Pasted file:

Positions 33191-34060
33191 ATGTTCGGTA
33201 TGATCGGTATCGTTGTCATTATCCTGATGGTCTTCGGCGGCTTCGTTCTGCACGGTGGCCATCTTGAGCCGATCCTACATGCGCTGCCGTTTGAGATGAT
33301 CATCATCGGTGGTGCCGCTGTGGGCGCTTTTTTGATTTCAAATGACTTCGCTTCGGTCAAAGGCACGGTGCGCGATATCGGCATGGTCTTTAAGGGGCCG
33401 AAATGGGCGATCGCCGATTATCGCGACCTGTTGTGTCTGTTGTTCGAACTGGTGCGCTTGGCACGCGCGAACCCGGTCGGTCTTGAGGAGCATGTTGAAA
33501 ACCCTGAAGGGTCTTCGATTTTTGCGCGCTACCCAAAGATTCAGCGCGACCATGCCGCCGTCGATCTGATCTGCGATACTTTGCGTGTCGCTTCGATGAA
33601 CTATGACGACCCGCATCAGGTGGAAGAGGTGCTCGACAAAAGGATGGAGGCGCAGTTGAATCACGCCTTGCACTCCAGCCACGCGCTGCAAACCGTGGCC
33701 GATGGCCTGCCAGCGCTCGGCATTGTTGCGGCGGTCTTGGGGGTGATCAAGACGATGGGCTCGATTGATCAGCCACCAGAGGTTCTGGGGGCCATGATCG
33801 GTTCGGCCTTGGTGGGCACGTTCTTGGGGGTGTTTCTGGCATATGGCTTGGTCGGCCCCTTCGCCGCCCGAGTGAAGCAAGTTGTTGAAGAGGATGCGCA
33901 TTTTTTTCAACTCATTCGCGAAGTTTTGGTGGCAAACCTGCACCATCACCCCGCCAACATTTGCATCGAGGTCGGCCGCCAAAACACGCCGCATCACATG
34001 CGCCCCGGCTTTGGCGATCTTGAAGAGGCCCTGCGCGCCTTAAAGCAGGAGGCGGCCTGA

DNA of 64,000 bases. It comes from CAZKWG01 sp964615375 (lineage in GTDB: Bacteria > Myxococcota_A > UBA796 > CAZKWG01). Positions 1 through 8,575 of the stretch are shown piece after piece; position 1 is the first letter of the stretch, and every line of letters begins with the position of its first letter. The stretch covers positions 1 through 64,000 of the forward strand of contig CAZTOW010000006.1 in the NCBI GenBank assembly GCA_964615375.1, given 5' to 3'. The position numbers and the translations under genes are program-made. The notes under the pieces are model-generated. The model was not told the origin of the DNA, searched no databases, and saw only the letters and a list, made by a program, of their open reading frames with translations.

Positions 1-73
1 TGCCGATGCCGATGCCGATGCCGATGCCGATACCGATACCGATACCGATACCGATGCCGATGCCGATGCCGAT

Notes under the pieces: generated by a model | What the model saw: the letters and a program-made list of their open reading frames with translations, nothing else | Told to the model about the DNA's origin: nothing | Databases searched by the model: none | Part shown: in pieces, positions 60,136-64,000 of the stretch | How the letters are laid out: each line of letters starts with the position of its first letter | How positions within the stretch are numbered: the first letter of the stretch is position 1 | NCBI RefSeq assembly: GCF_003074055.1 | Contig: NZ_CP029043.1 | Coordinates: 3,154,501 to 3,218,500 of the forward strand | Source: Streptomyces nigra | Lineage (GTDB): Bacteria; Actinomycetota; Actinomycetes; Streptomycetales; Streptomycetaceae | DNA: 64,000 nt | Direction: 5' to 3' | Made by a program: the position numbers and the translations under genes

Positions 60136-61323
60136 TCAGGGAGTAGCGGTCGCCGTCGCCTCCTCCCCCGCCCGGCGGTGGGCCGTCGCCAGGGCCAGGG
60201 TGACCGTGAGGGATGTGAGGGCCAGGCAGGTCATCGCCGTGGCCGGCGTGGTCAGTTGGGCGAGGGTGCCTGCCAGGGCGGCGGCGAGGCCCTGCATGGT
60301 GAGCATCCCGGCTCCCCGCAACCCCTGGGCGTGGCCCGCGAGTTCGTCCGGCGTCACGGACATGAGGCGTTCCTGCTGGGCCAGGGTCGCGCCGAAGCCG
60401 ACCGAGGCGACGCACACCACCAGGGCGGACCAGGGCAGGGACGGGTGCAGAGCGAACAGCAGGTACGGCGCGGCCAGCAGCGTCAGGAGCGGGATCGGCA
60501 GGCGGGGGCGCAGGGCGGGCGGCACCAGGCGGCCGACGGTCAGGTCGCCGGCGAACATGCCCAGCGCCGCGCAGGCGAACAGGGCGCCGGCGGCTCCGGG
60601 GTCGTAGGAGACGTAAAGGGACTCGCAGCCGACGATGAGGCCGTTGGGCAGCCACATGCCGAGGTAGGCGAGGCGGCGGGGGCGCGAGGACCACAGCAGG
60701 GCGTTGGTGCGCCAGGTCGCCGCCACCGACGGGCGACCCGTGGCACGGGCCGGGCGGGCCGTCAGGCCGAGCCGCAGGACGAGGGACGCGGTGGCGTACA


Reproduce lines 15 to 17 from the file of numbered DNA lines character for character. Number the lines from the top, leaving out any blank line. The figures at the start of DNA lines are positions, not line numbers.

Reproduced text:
Notes under the pieces: generated by a model | What the model saw: the letters and a program-made list of their open reading frames with translations, nothing else | Told to the model about the DNA's origin: nothing | Databases searched by the model: none | Part shown: in pieces, positions 60,136-64,000 of the stretch | How the letters are laid out: each line of letters starts with the position of its first letter | How positions within the stretch are numbered: the first letter of the stretch is position 1 | NCBI RefSeq assembly: GCF_003074055.1 | Contig: NZ_CP029043.1 | Coordinates: 3,154,501 to 3,218,500 of the forward strand | Source: Streptomyces nigra | Lineage (GTDB): Bacteria; Actinomycetota; Actinomycetes; Streptomycetales; Streptomycetaceae | DNA: 64,000 nt | Direction: 5' to 3' | Made by a program: the position numbers and the translations under genes

Positions 60136-61323
60136 TCAGGGAGTAGCGGTCGCCGTCGCCTCCTCCCCCGCCCGGCGGTGGGCCGTCGCCAGGGCCAGGG